Every month, our team compiles a short Twitter analysis of media coverage of the pandemic, Long COVID, and issues facing high-risk populations. We do this to keep tabs on media narratives and how they are shifting (or not shifting), and hold the press accountable for their coverage. We also offer guidance to individual reporters, newsrooms, and news organizations covering Long COVID and related conditions
July’s media coverage was a mixed bag, featuring a bizarre LA Times column that glorified Covid-19 “brain fog” as a respite from a Parisian vacation, and numerous articles that treat Long COVID as entirely mysterious, ignoring related infection-initiated diseases. We also noticed a trend in June and July of journalists testing prevalence estimates by interrogating whether they individually know one in five people with Long COVID – ignoring inequities that may lead to lower prevalence in some communities. Finally, we tracked several articles that considered experimental treatments for Long COVID, by implying patients are at fault for seeking untested “cures.”
In better news, we listened to an excellent Freakonomics podcast that explained how a lack of research into ME/CFS is now impacting people with Long COVID. We also saw more media coverage of Long COVID in kids, and increased coverage of Long COVID generally from The Today Show and Forbes.
In June, we saw articles demonstrating trends in coverage that we’d like to see more of – there were several articles on Long COVID prevalence that made clear that even if prevalence is lower than estimated, the disease will still have staggering impacts on the economy and healthcare system. An article in the Washington Post on this topic included a good analysis of survey questions about disability (and why some surveys may fail to capture Covid-19 long-haulers), while an article in The Atlantic considered how high COVID death rates among disabled people may impact statistics on disabled populations and why Long COVID patients sometimes apply for SSDI under different diagnoses.
TIME published a good example of how reporters can cover breaking pandemic news and the future of the pandemic, while not ignoring Long COVID, and there were other good stories on indoor ventilation and mitigation efforts that have become irrelevant (like, standing six feet apart). Meanwhile, The New Yorker and The New York Times continued to publish pieces that minimize the impact of Covid-19 and Long COVID.
In May, we saw slightly better overall coverage, which made us wonder if rising case levels and surges provided a newsworthy hook for journalists to explore Long COVID and issues facing high-risk populations. But, Long COVID doesn’t stop existing when case levels dip, and high-risk populations haven’t experienced safety or support since this pandemic began. Some of the articles we liked included a piece on the impact of Long COVID on educators (we need more articles that look at the workforce and specific industries that have been working in-person), the potential of Paxlovid as a Long COVID treatment, issues facing undocumented long-haulers, and vaccines’ very minimal effect at preventing Long COVID. The New York Times also published several good explainers on Long COVID – we’d really like to see them tackle post-exertional symptom exacerbation next. We were also grateful that most health and science journalists ignored a relatively small study that some Twitter enthusiasts misunderstood as evidence that Long COVID is caused by psychological problems.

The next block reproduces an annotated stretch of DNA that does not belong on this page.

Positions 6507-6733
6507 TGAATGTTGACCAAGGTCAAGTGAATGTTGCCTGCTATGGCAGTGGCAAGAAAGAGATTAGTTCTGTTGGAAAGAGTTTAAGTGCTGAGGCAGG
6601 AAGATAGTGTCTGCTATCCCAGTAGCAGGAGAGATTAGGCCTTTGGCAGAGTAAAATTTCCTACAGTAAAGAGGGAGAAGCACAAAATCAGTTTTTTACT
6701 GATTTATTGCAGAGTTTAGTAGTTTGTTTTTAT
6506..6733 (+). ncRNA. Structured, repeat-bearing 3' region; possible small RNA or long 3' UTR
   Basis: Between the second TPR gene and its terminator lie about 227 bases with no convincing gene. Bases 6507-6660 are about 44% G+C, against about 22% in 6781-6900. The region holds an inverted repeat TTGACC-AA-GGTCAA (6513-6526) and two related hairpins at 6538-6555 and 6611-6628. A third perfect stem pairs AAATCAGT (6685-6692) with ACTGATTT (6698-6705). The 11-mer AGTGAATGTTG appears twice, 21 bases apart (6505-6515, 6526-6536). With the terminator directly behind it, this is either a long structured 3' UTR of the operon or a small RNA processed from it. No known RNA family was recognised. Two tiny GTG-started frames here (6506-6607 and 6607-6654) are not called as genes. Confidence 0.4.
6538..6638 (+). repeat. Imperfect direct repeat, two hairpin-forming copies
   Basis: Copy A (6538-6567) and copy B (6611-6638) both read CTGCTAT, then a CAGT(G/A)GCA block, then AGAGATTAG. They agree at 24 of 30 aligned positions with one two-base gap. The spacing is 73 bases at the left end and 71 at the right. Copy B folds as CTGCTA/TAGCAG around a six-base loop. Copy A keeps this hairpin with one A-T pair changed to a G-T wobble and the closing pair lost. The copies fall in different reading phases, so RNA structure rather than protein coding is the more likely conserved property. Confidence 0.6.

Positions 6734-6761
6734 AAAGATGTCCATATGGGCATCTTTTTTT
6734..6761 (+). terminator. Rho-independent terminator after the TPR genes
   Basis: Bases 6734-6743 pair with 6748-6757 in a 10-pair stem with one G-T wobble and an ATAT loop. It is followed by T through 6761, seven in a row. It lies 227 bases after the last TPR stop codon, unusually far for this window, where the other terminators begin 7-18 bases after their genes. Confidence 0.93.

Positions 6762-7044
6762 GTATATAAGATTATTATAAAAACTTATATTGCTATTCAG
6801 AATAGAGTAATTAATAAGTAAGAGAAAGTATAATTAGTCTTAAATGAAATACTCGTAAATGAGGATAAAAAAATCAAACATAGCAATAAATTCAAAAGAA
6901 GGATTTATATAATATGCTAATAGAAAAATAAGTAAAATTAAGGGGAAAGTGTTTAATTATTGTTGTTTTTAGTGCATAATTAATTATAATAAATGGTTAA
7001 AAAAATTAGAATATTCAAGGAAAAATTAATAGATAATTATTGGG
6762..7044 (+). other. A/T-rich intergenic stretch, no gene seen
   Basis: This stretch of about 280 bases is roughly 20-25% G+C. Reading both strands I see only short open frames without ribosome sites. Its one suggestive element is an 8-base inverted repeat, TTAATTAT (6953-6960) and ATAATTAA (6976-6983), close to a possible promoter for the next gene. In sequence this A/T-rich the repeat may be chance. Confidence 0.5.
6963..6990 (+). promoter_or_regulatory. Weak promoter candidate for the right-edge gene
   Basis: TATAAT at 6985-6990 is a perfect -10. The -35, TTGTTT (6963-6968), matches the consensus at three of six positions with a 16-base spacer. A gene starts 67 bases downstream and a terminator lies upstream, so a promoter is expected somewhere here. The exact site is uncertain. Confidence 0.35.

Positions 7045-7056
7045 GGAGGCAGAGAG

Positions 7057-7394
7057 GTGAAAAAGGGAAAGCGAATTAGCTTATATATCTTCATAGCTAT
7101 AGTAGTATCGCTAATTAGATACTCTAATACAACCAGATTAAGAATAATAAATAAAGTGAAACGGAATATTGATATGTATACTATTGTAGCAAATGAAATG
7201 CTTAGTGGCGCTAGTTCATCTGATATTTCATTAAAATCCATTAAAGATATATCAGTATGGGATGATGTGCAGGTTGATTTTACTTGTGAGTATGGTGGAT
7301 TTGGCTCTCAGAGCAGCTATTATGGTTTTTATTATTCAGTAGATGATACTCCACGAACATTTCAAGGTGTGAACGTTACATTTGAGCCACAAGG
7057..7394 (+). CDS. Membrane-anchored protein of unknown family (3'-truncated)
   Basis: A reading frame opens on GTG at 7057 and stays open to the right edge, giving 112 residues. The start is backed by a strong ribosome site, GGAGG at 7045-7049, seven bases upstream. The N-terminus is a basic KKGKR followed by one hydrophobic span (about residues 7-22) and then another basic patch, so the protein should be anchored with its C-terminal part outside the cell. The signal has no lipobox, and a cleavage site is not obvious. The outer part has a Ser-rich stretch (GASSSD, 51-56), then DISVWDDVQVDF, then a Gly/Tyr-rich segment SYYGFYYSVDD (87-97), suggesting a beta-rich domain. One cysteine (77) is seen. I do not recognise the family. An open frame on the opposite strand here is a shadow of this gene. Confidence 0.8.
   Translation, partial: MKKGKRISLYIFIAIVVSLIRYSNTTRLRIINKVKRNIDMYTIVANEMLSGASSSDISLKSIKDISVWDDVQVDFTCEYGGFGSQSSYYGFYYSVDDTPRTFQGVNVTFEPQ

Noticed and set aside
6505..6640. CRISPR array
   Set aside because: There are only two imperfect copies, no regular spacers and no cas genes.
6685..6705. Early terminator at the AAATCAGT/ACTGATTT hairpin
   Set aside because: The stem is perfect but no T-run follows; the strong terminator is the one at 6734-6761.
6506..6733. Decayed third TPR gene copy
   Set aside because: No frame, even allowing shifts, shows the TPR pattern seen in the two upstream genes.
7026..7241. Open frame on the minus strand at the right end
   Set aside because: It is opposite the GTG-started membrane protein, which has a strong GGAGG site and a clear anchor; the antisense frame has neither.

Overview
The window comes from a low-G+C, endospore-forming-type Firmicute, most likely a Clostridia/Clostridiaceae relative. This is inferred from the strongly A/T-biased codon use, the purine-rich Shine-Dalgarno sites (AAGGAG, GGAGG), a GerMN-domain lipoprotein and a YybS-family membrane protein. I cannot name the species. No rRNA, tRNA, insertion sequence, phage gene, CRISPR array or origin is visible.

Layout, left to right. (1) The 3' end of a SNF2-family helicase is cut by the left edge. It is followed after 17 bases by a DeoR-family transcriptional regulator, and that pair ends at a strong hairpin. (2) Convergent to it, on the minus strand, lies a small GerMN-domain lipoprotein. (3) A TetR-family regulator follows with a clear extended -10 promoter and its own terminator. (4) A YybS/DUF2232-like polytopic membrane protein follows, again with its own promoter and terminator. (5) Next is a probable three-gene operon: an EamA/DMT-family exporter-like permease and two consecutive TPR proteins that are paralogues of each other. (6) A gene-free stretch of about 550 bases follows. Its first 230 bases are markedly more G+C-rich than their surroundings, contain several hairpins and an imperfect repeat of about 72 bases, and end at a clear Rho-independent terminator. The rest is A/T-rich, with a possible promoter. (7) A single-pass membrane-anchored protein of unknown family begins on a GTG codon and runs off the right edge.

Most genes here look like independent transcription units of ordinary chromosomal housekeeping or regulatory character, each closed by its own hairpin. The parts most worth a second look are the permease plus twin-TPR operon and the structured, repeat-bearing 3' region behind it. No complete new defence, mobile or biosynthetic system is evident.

Unfortunately, articles about the pandemic’s future still tend to mostly ignore Long COVID, and a host of COVID minimizers keep writing op-eds that assume everyone has equal access to healthcare and that Long COVID doesn’t exist! One such op-ed coined the term “coronaphobia,” which is especially problematic, given that we just reached a million deaths in the United States and even more people are predicted to be dealing with Long COVID.
In April, we saw extremely problematic coverage of a study indicating that people who are continuing to mask are doing so out of anxiety, rather than concern about very real risk. The articles on this study ignored and minimized the problems facing high-risk populations, like immunocompromised people and people with pre-existing conditions, and people without good access to testing, vaccines and other forms of COVID healthcare. Unsurprisingly, these articles also failed to mention Long COVID, which may now be the pandemic’s greatest and most widespread potential harm for individuals who get infected. Misinformation about vaccines’ ability to prevent Long COVID, and the efficacy of one-way masking was also common in mainstream media articles on the future of the pandemic.
We were grateful, however, for some excellent coverage on post-exertional symptom exacerbation (a common symptom of both Long COVID and ME/CFS), the impact of return-to-work pressure for people with Long COVID, and the historical precedent for Long COVID.